I feel the gravel rustle beneath my feet and my mind wanders back to the long, noisy road that was the entrance to summer camp in Northern Alabama. My stomach was always relieved when we finally made that infamous right turn after the lone 7-Eleven on the corner.
I have never been one for windy roads in the car, even as a child. One too many "mishaps" in a friend of a friend's parent's expensive, leather-seat car made me more than aware of this fact. And ANY time when we reached our final destination after more than an hour in the car and I walked away with clean pants was a major victory.
When my mother and I got out to unload, claim a bed, and take a walk around camp, I would remain fairly quiet at first. Observing from my secret hideaway in the woods, just waiting for the lion to move on and find his new prey.
Rest Hour was always my favorite part of camp.
Designed to be a quiet time to reenergize before the second half of the exhaustingly hot, give-me-a-popsicle-or-I-will-die kind of day, rest hour was nothing but quiet. Beds squeaked, feet shuffled, giggles contagiously spread across the cabin. Our counselor would begin the hour with loads of “Sshhing”, but halfway through, she would undoubtedly surrender to the madness of the Jonathan Taylor Thomas obsessed preteens.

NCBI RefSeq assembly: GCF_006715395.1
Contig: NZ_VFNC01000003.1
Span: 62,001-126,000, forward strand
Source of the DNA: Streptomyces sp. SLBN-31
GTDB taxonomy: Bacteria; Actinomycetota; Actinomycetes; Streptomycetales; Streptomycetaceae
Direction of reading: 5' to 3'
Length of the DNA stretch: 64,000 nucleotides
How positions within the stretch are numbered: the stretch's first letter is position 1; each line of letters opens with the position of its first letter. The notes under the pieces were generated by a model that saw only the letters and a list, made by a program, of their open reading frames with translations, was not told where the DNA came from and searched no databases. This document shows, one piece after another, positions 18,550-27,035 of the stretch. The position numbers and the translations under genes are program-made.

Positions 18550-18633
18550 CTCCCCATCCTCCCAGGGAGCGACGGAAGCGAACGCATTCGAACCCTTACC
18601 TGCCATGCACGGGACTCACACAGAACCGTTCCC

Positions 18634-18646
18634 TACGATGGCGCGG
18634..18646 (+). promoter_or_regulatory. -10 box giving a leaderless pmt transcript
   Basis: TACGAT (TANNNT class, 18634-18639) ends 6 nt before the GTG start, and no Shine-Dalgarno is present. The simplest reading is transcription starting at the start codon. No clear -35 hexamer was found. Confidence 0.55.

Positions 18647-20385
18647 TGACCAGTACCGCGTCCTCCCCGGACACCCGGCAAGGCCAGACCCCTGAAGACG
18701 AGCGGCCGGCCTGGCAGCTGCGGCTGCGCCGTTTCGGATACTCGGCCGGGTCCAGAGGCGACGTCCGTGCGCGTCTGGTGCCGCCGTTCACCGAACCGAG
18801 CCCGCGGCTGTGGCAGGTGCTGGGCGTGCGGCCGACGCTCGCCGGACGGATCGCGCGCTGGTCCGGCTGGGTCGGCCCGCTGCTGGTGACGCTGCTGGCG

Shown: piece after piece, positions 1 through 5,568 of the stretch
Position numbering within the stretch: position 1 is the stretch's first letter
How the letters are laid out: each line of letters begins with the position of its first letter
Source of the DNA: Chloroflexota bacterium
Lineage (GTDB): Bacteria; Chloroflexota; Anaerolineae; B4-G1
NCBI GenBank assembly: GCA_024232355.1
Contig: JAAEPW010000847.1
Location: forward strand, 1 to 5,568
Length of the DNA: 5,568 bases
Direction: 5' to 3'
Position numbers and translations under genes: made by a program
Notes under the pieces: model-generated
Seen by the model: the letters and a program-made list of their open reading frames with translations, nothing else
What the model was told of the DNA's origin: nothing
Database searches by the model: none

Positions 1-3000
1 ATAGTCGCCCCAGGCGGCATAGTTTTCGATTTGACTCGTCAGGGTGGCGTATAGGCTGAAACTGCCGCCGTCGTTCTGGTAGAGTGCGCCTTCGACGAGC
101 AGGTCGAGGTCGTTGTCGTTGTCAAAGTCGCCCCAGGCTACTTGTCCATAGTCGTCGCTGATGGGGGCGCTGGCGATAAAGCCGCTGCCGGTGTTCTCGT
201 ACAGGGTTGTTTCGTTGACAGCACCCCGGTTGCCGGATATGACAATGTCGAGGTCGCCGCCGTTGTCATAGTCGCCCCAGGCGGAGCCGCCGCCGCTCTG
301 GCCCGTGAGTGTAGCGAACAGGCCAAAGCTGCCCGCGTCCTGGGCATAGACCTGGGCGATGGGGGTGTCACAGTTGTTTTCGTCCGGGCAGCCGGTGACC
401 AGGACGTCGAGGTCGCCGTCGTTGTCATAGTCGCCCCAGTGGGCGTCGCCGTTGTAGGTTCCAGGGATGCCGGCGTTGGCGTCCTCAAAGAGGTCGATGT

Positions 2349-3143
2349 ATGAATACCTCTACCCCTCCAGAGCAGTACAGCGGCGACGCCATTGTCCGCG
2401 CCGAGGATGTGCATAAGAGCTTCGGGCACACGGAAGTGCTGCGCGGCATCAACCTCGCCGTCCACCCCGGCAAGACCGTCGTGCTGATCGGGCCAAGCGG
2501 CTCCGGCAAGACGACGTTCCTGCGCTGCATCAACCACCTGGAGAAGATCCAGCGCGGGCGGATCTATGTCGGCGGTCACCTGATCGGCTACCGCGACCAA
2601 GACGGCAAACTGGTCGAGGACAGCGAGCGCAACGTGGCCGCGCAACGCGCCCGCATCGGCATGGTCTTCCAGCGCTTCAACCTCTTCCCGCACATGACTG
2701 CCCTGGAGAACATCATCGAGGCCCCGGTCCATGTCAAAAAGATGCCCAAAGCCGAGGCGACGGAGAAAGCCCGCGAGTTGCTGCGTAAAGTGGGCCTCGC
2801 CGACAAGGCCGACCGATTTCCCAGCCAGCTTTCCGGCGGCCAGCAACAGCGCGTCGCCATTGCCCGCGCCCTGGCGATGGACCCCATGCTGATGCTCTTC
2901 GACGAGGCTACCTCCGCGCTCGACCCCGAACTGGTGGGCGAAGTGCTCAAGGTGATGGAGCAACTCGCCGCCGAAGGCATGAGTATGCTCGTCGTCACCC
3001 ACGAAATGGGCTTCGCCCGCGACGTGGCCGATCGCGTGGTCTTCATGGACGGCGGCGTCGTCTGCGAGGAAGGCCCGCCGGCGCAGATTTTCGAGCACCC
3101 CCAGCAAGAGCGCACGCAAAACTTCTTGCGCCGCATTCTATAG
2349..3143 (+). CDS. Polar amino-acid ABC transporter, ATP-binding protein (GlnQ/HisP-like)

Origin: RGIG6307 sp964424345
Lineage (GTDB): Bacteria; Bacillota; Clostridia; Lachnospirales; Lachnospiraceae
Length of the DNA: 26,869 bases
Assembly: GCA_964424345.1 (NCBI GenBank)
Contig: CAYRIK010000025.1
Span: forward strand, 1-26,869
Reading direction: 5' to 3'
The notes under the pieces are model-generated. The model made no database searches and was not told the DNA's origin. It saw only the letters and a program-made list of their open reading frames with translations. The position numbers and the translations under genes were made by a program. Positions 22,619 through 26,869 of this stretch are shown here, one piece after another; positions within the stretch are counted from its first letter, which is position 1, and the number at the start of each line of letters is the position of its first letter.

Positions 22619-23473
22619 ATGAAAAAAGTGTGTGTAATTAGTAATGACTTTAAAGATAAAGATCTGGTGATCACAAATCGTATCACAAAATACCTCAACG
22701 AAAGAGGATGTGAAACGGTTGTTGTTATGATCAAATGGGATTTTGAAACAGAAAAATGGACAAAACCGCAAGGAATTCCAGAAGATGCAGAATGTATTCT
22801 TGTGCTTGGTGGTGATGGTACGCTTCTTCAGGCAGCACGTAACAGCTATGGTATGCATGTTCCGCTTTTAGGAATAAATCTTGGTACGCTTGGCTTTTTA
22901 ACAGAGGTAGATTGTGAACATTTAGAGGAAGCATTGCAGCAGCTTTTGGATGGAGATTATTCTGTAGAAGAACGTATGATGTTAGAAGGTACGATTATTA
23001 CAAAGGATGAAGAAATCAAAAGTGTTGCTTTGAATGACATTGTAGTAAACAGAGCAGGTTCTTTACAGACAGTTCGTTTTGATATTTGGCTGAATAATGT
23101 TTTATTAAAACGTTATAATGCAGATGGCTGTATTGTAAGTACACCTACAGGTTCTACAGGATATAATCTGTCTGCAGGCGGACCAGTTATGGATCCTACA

I remember two girls who refused to go by anything but “Bubble Gum” and “Tic-Tac”. And I remember thinking that was weird at the time, but now I only wish I would have been as brave as them to go by Tic-Tac as a 12 year old.
I remember when a girl whose bunk was across from mine told my friend Amy she was pretty.
The look on Amy's face revealed she had never believed that to be true.
I remember the summer the girls in my cabin changed outfits every hour and spent increasing minutes in front of the mirror trying to make their eyelashes curl so that their eyes would "pop".
But I didn’t pack enough clothes for this, I thought to myself.
I don’t know how to make my eyelashes curl like that.
I like my eyelashes as they are.
That was the same summer the girls and the boys started pairing up and holding hands as they walked down the hill back to the cabin. And then my friends started getting "dates" to the dance. That seemed odd to me. Why can’t we all just go together, I wondered? Why so many couples?
That was the summer camp felt foreign to me.